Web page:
The Economist: Making lighting more efficient could increase energy use

Michael Giberson

The current issue of The Economist reports on research that concluded “making lighting more efficient could increase energy use, not decrease it.”

SOLID-STATE lighting, the latest idea to brighten up the world while saving the planet, promises illumination for a fraction of the energy used by incandescent or fluorescent bulbs. A win all round, then: lower electricity bills and (since lighting consumes 6.5% of the world’s energy supply) less climate-changing carbon dioxide belching from power stations.

Well, no. Not if history is any guide. Solid-state lamps … will indeed make lighting better. But precedent suggests that this will serve merely to increase the demand for light. The consequence may not be just more light for the same amount of energy, but an actual increase in energy consumption, rather than the decrease hoped for by those promoting new forms of lighting.

Lighting efficiency is just the latest in a long line of examples of the Jevons Paradox – the observation made in 1865 by William Stanley Jevons that increasing the efficiency with which a fuel is used may increase the overall consumption of the fuel. (Also sometimes called “the rebound effect.”)  Jevons observed that improvements in the efficiency of coal use led to increases in coal consumption.

Conservationists and environmentalists sometimes complain about the Jevons Paradox, note the defensive tone from Energy Circle, “The Jevons Paradox: Time to Send it The Way of the Dodo?,” or The Encyclopedia of Earth entry on the paradox. But is isn’t the case that the lower-cost based rebound is always so big as to overwhelm efficiency-based savings.  The key issue, Edward Glaeser reminds us in a recent column, is “that the demand for the thing in question (power, vehicle miles, tasty cookies, cigarettes) has to be sufficiently elastic with respect to the thing’s price.”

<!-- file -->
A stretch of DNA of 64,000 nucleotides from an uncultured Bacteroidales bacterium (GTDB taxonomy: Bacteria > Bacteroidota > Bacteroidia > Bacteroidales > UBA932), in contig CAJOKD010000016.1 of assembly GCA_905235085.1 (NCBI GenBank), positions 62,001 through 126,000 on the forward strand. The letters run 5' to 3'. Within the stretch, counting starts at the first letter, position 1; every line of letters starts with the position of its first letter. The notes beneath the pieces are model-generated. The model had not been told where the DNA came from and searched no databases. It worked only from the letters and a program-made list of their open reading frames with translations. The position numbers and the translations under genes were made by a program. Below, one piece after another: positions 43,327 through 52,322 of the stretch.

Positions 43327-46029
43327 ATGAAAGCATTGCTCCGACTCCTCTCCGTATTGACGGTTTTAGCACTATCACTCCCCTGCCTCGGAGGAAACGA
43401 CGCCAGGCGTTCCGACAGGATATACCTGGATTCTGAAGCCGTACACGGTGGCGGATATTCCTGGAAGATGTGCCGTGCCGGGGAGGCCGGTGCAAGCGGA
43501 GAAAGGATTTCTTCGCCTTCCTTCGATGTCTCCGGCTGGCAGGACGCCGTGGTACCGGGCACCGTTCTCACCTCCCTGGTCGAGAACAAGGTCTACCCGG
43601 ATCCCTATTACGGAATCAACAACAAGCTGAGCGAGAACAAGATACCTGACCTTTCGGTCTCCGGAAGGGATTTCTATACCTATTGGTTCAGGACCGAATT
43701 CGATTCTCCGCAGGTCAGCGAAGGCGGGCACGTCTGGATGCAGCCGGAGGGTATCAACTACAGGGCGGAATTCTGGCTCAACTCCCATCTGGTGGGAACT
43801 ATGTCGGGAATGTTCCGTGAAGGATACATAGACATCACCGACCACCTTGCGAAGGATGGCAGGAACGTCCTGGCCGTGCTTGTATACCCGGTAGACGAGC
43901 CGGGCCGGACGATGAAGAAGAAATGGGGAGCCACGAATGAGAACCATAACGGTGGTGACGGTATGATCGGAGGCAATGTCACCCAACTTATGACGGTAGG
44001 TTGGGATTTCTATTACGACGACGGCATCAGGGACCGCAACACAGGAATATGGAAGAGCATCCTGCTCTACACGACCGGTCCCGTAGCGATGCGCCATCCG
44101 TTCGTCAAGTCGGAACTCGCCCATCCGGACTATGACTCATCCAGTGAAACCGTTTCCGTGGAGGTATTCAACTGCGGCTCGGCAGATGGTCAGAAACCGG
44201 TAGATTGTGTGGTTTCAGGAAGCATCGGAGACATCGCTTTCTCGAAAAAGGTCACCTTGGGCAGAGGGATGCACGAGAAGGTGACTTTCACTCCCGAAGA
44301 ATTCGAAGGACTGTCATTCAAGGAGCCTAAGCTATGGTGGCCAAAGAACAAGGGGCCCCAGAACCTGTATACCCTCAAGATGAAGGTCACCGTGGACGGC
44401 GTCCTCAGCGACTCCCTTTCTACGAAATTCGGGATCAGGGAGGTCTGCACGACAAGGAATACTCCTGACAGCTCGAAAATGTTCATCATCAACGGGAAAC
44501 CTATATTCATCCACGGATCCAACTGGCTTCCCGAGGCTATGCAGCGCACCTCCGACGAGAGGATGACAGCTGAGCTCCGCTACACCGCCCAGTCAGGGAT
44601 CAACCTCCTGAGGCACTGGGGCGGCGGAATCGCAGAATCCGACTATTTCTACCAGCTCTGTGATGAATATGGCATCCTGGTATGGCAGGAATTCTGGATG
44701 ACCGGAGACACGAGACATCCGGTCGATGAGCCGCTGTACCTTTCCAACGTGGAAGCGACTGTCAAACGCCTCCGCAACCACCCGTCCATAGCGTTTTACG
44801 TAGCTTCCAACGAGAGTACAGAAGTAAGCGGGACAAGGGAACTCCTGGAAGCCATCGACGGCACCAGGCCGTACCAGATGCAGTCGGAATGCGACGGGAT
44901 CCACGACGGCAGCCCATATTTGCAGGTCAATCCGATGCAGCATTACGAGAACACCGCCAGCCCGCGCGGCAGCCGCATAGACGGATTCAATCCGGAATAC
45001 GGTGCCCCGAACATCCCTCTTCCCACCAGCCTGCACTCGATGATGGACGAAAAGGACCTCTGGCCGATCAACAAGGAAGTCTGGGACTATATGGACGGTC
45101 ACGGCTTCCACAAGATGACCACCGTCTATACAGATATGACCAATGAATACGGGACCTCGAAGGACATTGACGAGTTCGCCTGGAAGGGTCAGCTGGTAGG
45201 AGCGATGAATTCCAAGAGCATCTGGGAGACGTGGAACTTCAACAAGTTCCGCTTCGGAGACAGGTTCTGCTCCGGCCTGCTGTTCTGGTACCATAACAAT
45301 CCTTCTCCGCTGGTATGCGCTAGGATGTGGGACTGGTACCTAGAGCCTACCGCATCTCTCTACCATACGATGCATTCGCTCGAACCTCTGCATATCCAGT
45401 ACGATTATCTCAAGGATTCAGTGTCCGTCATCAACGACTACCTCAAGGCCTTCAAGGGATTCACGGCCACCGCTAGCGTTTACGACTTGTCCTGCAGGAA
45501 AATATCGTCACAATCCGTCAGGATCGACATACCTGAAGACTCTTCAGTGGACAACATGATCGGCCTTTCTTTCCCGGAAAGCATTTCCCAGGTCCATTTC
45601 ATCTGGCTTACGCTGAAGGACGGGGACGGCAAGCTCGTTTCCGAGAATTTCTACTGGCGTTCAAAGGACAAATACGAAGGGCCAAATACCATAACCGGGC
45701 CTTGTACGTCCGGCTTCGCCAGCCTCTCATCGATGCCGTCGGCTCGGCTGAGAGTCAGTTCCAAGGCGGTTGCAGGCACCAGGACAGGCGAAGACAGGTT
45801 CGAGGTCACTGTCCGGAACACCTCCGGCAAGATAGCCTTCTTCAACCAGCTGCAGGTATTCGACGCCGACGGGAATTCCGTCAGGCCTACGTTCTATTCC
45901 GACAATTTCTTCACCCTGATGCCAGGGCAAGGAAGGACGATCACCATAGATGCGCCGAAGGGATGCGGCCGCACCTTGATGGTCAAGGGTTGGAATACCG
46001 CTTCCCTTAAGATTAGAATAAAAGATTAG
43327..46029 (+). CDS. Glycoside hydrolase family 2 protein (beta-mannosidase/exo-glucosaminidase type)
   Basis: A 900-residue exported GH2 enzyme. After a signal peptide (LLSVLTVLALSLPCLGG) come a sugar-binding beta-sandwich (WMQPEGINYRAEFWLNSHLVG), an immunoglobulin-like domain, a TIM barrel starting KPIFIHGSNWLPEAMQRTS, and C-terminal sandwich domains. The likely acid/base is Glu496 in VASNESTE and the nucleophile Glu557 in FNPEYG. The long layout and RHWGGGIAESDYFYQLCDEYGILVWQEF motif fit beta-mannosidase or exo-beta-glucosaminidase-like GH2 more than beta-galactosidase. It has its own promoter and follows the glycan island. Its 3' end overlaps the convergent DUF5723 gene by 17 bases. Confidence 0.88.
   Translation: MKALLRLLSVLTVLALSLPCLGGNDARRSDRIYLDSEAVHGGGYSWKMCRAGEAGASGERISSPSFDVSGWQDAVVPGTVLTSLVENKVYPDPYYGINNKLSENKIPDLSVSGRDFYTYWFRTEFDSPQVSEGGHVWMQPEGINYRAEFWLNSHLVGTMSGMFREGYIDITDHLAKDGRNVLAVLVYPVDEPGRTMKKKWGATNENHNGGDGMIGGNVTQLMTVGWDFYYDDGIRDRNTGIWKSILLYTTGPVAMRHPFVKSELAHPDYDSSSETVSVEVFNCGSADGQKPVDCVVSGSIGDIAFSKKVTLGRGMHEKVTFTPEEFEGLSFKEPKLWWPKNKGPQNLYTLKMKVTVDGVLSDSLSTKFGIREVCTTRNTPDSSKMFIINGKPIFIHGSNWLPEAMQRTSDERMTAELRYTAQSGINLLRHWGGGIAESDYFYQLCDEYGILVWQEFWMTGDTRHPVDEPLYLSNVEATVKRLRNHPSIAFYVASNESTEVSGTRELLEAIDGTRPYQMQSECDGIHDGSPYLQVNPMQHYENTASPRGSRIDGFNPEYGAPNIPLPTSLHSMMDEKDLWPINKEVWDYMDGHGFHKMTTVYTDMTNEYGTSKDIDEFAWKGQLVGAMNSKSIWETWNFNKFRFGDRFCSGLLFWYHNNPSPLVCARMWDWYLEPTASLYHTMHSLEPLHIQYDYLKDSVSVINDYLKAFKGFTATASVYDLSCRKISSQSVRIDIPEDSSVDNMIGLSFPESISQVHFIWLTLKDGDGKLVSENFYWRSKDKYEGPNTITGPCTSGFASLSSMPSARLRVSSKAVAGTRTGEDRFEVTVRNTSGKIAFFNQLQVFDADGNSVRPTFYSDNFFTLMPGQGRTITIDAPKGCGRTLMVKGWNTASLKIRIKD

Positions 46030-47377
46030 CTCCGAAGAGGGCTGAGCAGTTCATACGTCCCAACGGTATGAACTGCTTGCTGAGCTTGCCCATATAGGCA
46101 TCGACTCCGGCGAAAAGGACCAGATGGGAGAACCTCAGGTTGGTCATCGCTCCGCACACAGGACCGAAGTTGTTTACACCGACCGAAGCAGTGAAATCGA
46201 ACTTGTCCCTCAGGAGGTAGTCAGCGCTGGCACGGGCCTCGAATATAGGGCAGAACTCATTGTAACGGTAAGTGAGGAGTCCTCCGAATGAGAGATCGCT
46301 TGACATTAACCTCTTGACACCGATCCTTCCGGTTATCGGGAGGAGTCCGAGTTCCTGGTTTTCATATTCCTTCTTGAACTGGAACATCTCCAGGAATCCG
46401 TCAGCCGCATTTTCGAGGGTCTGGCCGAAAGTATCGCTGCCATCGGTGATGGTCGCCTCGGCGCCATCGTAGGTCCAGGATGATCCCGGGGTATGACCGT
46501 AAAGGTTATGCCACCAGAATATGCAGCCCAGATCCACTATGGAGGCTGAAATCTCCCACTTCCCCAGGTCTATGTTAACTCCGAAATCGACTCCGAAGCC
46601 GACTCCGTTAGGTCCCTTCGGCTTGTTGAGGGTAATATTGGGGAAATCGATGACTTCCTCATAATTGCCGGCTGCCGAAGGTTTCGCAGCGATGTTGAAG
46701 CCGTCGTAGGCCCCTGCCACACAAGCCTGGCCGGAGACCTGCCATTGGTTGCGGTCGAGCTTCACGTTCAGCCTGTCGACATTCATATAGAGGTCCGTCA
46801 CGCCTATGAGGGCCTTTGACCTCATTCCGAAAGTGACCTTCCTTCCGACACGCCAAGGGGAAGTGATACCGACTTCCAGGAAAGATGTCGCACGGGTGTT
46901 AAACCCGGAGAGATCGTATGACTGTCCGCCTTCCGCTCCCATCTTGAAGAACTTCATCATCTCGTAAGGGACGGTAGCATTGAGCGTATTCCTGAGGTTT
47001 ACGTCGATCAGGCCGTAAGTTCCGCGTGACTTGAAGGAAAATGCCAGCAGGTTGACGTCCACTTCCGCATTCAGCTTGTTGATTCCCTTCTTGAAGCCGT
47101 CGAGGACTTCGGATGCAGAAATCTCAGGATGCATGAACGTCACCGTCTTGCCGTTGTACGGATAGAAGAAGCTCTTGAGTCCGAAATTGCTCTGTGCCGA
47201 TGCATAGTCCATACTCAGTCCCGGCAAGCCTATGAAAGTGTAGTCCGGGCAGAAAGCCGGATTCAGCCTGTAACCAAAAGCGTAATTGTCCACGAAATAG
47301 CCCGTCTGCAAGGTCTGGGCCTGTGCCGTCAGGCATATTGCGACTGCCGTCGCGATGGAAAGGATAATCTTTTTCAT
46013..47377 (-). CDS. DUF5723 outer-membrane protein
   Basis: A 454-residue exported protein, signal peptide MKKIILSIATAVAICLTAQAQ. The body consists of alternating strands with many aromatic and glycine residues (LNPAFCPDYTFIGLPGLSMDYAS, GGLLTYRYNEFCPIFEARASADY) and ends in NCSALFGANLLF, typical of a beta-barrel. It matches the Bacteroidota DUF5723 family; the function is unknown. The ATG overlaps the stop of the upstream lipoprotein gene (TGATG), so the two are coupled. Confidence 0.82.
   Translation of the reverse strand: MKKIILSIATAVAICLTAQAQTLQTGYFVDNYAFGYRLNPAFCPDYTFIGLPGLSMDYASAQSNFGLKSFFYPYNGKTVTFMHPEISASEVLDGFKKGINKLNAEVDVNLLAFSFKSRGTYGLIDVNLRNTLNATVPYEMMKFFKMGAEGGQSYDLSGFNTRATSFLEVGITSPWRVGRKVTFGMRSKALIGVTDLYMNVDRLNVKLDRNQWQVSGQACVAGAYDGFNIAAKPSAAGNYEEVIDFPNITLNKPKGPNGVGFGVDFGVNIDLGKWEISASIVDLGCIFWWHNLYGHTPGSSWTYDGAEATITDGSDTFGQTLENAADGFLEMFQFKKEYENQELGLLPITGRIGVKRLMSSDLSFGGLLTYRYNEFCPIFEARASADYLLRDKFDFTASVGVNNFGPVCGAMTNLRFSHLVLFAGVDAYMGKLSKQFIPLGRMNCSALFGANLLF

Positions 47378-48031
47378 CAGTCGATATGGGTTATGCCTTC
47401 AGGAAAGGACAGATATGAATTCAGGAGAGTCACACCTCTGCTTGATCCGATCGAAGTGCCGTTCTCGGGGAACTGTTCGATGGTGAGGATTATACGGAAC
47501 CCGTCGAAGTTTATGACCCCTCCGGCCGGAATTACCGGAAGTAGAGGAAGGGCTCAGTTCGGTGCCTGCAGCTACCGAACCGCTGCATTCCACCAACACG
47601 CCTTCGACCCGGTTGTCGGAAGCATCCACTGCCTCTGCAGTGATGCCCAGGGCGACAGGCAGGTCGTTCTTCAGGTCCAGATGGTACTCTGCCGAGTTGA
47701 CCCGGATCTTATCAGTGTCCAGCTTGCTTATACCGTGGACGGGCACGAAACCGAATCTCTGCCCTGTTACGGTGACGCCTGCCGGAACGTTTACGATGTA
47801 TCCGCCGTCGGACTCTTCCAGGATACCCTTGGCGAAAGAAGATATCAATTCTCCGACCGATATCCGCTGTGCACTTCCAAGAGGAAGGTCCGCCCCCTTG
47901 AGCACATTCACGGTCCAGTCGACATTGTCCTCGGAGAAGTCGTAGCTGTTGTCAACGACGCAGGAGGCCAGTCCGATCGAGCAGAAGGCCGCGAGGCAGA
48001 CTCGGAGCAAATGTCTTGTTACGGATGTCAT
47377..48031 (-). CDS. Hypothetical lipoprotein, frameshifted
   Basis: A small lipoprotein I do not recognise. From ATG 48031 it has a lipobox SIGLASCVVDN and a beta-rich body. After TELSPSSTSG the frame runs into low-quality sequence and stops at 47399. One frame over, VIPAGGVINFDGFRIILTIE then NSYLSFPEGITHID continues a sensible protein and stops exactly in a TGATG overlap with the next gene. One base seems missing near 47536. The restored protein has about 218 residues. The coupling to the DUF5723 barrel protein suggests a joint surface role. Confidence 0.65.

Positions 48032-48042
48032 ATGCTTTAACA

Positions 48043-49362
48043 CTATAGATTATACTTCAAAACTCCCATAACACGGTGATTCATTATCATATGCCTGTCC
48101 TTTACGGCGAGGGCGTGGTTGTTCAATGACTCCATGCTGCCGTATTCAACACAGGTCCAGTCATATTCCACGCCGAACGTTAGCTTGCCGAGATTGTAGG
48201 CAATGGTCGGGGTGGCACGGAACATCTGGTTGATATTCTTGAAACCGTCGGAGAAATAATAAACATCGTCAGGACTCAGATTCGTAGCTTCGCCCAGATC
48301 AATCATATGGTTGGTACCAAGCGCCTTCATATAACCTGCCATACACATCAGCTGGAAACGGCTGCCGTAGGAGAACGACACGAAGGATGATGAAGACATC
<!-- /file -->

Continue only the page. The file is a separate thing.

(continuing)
The Economist‘s story draws on an article recently published in the Journal of Physics D: Applied Physics by Jeff Tsao and co-authors, “Solid-state lighting: an energy-economics perspective.”  The magazine sums up the piece as concluding that new, highly efficient solid-state lighting could increase the consumption of light by ten times over the next 20 years, and even though those lights will be more efficient, energy consumption for lighting would double (if the real price of electricity remains stable).  That would make for a pretty big rebound.

NOTE: There is much more detail on the assumptions and calculations that went into the conclusion reported in The Economist. Related research is available from Sandia National Lab. Here’s the full abstract of the Tsao, et al. article:

Abstract: Artificial light has long been a significant factor contributing to the quality and productivity of human life. As a consequence, we are willing to use huge amounts of energy to produce it. Solid-state lighting (SSL) is an emerging technology that promises performance features and efficiencies well beyond those of traditional artificial lighting, accompanied by potentially massive shifts in (a) the consumption of light, (b) the human productivity and energy use associated with that consumption and (c) the semiconductor chip area inventory and turnover required to support that consumption. In this paper, we provide estimates of the baseline magnitudes of these shifts using simple extrapolations of past behaviour into the future. For past behaviour, we use recent studies of historical and contemporary consumption patterns analysed within a simple energy-economics framework (a Cobb–Douglas production function and profit maximization). For extrapolations into the future, we use recent reviews of believed-achievable long-term performance targets for SSL.We also discuss ways in which the actual magnitudes could differ from the baseline magnitudes of these shifts. These include: changes in human societal demand for light; possible demand for features beyond lumens; and guidelines and regulations aimed at economizing on consumption of light and associated energy.